21. SolomonZelman
    • one year ago
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    d/dx , again, is just a notation that tells us: we are taking the derivative, and treat x as the variable (n and c, are just constants).

  22. SolomonZelman
    • one year ago
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    is this still super abstruse, or is it starting to make sense?

  23. anonymous
    • one year ago
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    starting to make sense.

  24. SolomonZelman
    • one year ago
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    Good. You would agree with me, if I say that the same rule applies for taking a derivative with respect to any variable. (For example, say, that instead of x, we had a "t")

  25. SolomonZelman
    • one year ago
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    \(\large\color{black}{ \displaystyle \frac{d}{dt} \left[\color{blue}{c}\cdot t^\color{red}{n}\right]=\color{blue}{c}\cdot \frac{d}{dt} \left[ t^\color{red}{n}\right]=\color{blue}{c}\cdot\color{red}{n}t^{\color{red}{n}-1} }\)

  26. SolomonZelman
    • one year ago
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    like this here, d/dt - is a notation that tells us that we treat t is a variable. and not, the same rules applies, except that we are using a different variable (not x, but t)

  27. SolomonZelman
    • one year ago
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    Do you know what a derivative of a constant? What is a derivative of a 2? derivative of a 4? derivative of a constant c (with respect to x)?

  28. SolomonZelman
    • one year ago
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    whole those i listed just now are =0.

  29. SolomonZelman
    • one year ago
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    Why, because the derivative is the slope, and the slope of a line y=3, y=6, or y=c, all these lines have a slope of 0 (at any point). Therefore, when you differentiate (take a derivative) of a constant), you get 0.

  30. SolomonZelman
    • one year ago
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    So lets get to our function s(t)

  31. anonymous
    • one year ago
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    Ok. into the good stuff

  32. SolomonZelman
    • one year ago
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    \(\large\color{black}{ \displaystyle s(t)=\underline{-2}~~\underline{\color{blue}{-6}\cdot t^\color{red}{1}}}\)

  33. SolomonZelman
    • one year ago
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    do you recongize your function s(t) ?

  34. anonymous
    • one year ago
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    yes I do

  35. SolomonZelman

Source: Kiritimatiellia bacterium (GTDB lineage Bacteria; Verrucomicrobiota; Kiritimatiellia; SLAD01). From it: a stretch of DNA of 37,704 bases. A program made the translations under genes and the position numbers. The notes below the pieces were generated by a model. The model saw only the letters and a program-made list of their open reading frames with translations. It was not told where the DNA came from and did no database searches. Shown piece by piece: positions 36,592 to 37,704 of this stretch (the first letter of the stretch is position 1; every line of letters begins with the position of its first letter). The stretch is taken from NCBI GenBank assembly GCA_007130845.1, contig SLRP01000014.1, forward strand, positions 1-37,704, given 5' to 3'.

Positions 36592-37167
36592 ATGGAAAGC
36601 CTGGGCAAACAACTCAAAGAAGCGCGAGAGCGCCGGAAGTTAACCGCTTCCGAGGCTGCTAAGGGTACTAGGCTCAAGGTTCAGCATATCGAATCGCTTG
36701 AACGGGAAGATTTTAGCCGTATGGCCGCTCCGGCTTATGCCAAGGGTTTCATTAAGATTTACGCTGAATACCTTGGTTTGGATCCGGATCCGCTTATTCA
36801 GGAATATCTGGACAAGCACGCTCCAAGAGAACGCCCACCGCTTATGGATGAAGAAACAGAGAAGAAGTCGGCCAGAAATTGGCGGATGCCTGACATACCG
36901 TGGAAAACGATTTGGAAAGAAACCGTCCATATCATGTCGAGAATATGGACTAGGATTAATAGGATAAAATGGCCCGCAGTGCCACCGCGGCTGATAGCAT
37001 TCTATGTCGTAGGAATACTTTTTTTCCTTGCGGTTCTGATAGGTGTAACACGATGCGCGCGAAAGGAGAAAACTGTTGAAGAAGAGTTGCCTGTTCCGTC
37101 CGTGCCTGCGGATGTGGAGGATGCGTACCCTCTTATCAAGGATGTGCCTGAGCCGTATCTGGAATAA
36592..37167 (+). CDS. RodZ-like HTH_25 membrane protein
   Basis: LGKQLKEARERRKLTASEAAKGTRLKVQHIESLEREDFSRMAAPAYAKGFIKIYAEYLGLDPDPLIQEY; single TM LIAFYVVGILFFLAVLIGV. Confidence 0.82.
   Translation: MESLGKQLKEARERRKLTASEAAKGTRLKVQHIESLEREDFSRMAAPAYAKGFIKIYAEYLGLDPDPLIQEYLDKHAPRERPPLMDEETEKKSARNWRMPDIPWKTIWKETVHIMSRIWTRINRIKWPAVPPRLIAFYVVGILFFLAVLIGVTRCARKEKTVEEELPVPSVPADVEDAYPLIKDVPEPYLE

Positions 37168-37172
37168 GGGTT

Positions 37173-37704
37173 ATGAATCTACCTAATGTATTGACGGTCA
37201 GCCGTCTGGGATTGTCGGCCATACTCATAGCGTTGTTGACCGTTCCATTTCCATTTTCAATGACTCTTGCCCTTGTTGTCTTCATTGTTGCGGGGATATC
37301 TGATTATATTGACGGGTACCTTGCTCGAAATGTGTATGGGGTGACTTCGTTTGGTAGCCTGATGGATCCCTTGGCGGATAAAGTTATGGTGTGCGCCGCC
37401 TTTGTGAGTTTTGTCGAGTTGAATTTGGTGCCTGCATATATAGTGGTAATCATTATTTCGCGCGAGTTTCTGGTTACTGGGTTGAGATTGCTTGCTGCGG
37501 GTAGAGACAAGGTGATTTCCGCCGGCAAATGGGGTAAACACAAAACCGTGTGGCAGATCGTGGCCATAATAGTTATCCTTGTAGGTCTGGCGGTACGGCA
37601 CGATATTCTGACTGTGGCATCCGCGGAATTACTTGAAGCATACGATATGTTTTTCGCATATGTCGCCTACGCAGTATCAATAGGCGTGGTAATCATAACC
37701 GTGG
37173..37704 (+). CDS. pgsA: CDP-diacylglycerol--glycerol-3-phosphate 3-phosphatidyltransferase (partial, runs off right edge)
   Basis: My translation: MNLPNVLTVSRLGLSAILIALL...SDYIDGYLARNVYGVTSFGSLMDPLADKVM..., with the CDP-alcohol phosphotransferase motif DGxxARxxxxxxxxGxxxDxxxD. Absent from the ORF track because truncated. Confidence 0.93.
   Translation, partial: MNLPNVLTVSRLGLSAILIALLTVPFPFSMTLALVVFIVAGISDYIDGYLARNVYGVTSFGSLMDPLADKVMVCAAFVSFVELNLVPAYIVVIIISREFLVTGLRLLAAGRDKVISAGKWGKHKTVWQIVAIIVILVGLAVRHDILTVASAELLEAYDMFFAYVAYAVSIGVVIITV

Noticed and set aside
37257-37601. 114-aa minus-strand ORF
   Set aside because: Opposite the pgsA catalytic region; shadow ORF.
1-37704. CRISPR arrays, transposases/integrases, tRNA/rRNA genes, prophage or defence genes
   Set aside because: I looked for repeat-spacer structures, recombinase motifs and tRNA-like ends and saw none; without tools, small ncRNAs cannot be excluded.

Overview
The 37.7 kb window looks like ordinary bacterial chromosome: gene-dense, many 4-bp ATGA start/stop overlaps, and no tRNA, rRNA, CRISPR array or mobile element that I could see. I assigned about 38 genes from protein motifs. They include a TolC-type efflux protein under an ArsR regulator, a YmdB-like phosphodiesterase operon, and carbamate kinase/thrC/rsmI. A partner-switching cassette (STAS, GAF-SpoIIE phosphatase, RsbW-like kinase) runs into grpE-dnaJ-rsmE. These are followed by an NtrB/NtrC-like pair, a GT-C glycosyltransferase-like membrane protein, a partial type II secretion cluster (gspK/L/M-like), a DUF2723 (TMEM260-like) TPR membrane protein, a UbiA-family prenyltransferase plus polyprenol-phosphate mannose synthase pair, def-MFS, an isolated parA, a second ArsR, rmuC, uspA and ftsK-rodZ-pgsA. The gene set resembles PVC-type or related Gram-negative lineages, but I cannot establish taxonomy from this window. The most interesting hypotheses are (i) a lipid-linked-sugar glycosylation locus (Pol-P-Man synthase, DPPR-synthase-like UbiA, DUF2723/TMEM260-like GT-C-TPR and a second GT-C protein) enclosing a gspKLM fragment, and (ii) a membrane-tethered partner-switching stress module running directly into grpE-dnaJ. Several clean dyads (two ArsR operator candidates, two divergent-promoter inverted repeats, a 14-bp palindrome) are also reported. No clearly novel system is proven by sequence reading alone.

• one year ago
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    Now, take the derivative of each underlined part separately. for -2 , apply what you know about the derivative of a constant. for -6•t¹ , apply the rule that I posted (also posted below): ---------------------------------------- The rule is: \(\large\color{black}{ \displaystyle \frac{d}{dx} \left[\color{blue}{c}\cdot x^\color{red}{n}\right]=\color{blue}{c}\cdot \frac{d}{dx} \left[ x^\color{red}{n}\right]=\color{blue}{c}\cdot\color{red}{n}x^{\color{red}{n}-1} }\) ----------------------------------------

  36. anonymous
    • one year ago
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    so 0 and 0

  37. SolomonZelman
    • one year ago
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    0 for the derivative of a -2, but the derivative of \(-6t^1\) is not 0, is it?

  38. anonymous
    • one year ago
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    no

  39. SolomonZelman
    • one year ago
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    \(\large\color{black}{ \displaystyle \frac{d}{dt} \left[\color{blue}{-6}\cdot t^\color{red}{1}\right]=}\) please take a shot to proceed from here (if not i got your back)

  40. SolomonZelman
    • one year ago
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    apply the same rule, \(\large\color{black}{ \displaystyle \frac{d}{dt} \left[\color{blue}{-6}\cdot t^\color{red}{1}\right]=\color{blue}{-6}\cdot \frac{d}{dt} \left[ t^\color{red}{1}\right]= }\) go ahead....

  41. anonymous
    • one year ago
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    -6 x nt^1-1

  42. anonymous
    • one year ago
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    and n would be 1, right

  43. SolomonZelman
    • one year ago
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    x is × ?

  44. anonymous
    • one year ago